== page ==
Basically, everything comes back full-circle to a single defining moment, the moment where friendship turns to betrayal, love to revenge. And all the characters are connected to this. It is pretty cool. In most any other situation, I would decry such a connection, calling it cliched and what not, but the writers of Sleepy Hollow have made it work time and time again and it is no different in “Magnum Opus“.
The big bad villain in this episode is someone drawn from Greek Mythology this time, making it an interesting… appropriation for the show, which has largely dealt with Christian Mythology until now, with a smattering of some local Native American supernatural goings-on so far. It is an interesting take certainly, but I wish that it had dealt with the villain in a much better way since it ended up playing second fiddle to the Horseman of Death, who comes face-to-face with Ichabod in this episode and the two of them talk things out at the edges of swords and axes.
Which brings me to the action sequences. They are phenomenal. Ichabod with a sword against Death with an axe. And they battle it out with Ichabod able to see Abraham’s face in a fight that is an echo of their previous duel in the late 1700s when they fought over Katrina, a duel that eventually saw Abraham turn to Moloch as a saviour. I loved the action sequences since they underscored all of the character development in this episode, drawing connections with some of the events of the previous season and the new one as well, with both trying to outdo each other psychologically. That’s pretty great isn’t it? The battle between them is of not just weapons, but of words and psychology as well. That alone elevates this episode above all the others and even is an excellent reason for viewers to come back next week since more is promised for the mid-season finale.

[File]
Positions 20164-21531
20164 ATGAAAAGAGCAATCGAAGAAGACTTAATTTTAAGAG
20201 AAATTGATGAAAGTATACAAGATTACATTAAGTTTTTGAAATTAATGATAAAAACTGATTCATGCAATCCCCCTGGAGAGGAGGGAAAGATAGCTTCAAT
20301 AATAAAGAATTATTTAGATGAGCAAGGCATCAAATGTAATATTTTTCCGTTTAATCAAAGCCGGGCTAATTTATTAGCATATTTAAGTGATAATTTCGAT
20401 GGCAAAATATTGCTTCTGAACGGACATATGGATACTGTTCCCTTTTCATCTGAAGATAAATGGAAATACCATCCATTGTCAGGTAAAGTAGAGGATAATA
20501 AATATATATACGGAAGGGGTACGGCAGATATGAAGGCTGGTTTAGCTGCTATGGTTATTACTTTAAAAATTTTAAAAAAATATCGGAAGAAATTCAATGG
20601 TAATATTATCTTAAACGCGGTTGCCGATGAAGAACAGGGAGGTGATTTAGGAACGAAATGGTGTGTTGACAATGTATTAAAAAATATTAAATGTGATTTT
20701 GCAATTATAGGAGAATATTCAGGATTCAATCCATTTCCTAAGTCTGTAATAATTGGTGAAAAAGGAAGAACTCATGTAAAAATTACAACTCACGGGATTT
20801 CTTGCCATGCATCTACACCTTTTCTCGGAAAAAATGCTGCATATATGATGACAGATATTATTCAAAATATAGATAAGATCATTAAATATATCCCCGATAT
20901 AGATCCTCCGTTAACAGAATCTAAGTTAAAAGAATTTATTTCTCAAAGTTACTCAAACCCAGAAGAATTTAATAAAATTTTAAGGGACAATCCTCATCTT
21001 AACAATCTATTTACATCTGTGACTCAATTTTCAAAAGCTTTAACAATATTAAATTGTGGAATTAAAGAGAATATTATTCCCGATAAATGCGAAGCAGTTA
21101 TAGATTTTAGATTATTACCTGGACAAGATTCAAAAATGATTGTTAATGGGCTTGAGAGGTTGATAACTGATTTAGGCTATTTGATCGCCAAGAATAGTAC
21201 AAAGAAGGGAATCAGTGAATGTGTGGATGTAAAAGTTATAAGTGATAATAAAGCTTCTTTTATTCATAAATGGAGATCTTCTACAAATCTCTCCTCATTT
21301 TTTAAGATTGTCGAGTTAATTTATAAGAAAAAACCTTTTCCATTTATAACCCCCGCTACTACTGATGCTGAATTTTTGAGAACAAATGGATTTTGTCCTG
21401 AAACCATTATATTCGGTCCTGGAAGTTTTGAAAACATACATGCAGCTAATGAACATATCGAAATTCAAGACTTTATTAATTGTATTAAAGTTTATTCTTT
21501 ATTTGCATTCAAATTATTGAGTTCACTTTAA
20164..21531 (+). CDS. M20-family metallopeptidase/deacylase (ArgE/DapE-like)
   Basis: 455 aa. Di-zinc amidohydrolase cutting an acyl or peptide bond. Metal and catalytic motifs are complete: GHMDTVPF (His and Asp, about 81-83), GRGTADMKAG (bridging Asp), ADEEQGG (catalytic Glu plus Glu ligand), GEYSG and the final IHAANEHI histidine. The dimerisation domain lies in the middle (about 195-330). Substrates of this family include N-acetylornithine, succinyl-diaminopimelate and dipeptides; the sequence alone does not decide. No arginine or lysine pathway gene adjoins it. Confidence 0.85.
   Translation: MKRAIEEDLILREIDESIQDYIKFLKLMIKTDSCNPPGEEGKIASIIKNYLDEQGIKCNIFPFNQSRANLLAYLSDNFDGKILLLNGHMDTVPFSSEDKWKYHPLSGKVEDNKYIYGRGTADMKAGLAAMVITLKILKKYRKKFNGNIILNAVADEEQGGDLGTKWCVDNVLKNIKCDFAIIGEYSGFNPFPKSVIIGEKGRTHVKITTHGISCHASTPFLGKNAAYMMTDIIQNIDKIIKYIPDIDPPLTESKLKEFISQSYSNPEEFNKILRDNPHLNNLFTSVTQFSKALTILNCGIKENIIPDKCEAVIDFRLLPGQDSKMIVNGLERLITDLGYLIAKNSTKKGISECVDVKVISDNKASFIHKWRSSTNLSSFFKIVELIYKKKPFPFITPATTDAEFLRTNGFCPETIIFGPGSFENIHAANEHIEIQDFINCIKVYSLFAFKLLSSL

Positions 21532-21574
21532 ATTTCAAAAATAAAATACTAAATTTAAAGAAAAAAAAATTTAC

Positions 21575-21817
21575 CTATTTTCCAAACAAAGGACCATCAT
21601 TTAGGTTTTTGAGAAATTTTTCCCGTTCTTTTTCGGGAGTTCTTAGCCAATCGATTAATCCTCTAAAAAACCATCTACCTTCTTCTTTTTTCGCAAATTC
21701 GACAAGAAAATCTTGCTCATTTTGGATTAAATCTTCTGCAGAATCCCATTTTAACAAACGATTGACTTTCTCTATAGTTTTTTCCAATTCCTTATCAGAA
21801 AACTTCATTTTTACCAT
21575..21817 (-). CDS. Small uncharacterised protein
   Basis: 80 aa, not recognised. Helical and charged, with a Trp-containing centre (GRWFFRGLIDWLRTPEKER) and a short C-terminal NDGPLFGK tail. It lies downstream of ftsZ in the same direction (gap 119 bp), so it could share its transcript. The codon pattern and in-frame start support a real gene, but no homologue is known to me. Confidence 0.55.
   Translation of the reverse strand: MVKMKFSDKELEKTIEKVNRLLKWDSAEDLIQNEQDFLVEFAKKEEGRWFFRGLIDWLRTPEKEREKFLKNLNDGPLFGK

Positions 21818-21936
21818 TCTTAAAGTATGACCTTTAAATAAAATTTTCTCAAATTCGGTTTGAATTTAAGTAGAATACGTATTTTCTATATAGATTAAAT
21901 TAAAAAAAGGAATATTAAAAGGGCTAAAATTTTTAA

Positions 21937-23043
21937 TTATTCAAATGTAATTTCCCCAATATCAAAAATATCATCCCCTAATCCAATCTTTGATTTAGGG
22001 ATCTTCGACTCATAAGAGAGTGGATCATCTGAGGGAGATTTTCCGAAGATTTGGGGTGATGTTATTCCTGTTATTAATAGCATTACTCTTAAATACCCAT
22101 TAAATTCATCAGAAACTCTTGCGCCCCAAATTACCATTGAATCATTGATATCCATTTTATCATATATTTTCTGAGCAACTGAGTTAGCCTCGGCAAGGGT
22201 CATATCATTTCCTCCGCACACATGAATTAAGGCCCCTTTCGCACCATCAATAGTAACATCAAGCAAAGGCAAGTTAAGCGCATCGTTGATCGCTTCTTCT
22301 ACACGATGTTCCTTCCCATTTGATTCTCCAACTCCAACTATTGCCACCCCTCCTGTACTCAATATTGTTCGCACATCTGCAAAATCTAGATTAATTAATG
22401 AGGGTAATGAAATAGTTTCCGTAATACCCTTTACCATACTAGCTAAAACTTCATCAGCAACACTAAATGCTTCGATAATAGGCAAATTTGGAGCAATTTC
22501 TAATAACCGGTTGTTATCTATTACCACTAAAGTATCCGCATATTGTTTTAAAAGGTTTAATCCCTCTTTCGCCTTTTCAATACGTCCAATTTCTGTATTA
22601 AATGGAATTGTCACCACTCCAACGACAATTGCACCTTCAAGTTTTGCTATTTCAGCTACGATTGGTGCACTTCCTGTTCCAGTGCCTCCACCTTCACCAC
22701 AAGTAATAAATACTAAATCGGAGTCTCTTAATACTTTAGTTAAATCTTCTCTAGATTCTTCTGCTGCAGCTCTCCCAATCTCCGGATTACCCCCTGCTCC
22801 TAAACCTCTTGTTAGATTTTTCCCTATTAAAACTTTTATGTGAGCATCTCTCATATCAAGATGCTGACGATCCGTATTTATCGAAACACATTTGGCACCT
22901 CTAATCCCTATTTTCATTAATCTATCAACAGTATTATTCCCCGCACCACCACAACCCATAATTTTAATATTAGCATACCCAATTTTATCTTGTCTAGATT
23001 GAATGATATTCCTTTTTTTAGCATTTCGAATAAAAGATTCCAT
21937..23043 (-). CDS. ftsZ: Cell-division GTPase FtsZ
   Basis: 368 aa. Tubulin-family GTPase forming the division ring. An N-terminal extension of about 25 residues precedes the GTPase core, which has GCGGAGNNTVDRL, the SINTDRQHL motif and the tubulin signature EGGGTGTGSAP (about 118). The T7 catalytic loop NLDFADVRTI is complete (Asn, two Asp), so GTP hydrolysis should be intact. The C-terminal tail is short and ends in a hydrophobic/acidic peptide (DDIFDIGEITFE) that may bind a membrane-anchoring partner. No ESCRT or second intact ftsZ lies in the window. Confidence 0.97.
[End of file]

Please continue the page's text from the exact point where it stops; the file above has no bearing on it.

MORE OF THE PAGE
And that brings me to the ending itself. The episode is very National Treasure like in the story, but that is all mixed in with the big events of the pre-Apocalypse itself, the rise of Moloch as he steps into the mortal plane for good. Henry has big plans for it, and he achieves many of them by the end, setting the heroes and the villains up for a definitive battle for the episode next week, the promo for which promises some really great and grand things that I can’t wait to see.
I got my fingers crossed for an epic episode!
Posted on November 25, 2014, in Review Central, Sleepy Hollow, TV Show Reviews and tagged 2014 Fall Programming, 20th Century Fox, Abby Mills, Abraham Van Brunt, Apocalypse, Benjamin Franklin, British Army, Christian Mythology, Civil War, Death, Demons, Donald Todd, Doug Aarniokoski, Famine, Female Warriors, Female-Led Television, Four Horsemen, Fox Network, Genre Television, George Washington, Headless Horseman, Henry Parrish, Hessians, Horror, Horror Television, Horsemen of the Apocalypse, Ichabod Crane, John Noble, Katia Winter, Katrina Crane, Leena Reyes, Lyndie Greenwood, magic, Magnum Opus, Moloch, Monsters, Neil Jackson, Nick Hawley, Nicole Beharie, Orlando Jones, Religion, Review Central, Riders of the Apocalypse, Sin Eater, Sleepy Hollow, Sleepy Hollow Season 2, Sleepy Hollow Season 2 Episode 10, Supernatural, Thriller, Tom Mison, TV Show, TV Show Review, War, Warrior Women, Women in Horror, Women in SFF, Women in Television, Women In Urban Fantasy. Bookmark the permalink. 2 Comments.